Sudan's ousted president Omar Hassan al-Bashir says he received millions of dollars from Saudi Arabia, a police detective told a Khartoum court on Monday, Reuters reports.
AFP reports that the former president, who was forced from power by months of protests in April, sat in a metal cage wearing a traditional white gown at the opening of his corruption trial.
His relatives chanted "Allahu Akbar" (God is greatest) as proceedings got under way. Bashir arrived in a huge military convoy.
Bashir is charged with illicit possession of foreign currency and accepting gifts in an unofficial manner, Reuters says.
Local news website Radio Dabanga says Bashir himself has not commented on the charges - but his team of defence lawyers has dismissed them as 'baseless'.
Police Brigadier General Ahmed Ali Mohamed, a detective in the team investigating Bashir, testified that Bashir told them he had received $25 million from Saudi Arabia's Crown Prince Mohammed Bin Salman, known as MbS.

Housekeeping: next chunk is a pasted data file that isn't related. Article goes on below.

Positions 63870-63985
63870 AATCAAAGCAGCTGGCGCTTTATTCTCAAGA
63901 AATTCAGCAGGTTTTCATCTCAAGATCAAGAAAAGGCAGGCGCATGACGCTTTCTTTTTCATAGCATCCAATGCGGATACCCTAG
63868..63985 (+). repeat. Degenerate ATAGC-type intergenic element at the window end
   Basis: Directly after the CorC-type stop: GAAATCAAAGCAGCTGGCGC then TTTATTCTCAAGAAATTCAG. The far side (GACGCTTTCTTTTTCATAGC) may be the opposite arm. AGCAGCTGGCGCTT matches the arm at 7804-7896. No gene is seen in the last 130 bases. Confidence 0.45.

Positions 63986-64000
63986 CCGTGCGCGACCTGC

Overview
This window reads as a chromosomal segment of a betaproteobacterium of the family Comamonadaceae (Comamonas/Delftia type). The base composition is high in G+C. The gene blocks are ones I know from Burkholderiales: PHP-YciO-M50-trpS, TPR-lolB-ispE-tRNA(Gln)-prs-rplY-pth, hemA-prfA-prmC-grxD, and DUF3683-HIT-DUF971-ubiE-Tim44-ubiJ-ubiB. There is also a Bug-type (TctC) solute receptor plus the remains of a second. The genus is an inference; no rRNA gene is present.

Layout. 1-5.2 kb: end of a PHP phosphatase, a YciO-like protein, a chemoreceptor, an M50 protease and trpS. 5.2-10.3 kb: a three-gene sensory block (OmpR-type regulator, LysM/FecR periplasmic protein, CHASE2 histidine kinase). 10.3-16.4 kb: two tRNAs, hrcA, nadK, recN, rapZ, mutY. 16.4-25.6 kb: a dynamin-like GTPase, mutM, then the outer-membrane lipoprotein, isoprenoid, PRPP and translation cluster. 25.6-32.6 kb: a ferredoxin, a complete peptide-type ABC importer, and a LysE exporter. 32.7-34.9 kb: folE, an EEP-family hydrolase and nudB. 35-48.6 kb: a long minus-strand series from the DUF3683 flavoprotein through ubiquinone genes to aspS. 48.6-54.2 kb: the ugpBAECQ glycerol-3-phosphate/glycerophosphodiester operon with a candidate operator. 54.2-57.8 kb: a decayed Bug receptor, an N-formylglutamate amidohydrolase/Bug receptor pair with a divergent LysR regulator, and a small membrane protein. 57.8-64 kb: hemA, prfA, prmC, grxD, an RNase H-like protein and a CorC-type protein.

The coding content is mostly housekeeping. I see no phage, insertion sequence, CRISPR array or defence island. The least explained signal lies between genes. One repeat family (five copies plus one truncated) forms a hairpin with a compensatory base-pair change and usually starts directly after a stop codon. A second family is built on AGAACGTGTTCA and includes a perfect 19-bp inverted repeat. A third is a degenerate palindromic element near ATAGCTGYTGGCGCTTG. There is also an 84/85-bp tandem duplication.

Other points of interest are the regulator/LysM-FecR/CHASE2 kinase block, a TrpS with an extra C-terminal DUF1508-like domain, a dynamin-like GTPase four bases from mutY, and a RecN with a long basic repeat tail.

Reuters quotes the detective as saying that Bashir said MbS gave him the money for spending outside the Sudanese state budget and that it was spent on donations, without going into further details on who received it.
AFP reports that Bashir said he also received two previous payments of $35 million and $30 million from Saudi King Abdullah, who died in 2015.
Radio Dabanga reported in April that a substantial amount of cash was seized during a search of Bashir's residence in Khartoum.
Bashir has been indicted by the International Criminal Court in The Hague on charges of masterminding genocide in Sudan's Darfur region.
The Saudi government communications office did not immediately respond to a request from Reuters for comment on the testimony.
The next hearing is scheduled for Saturday.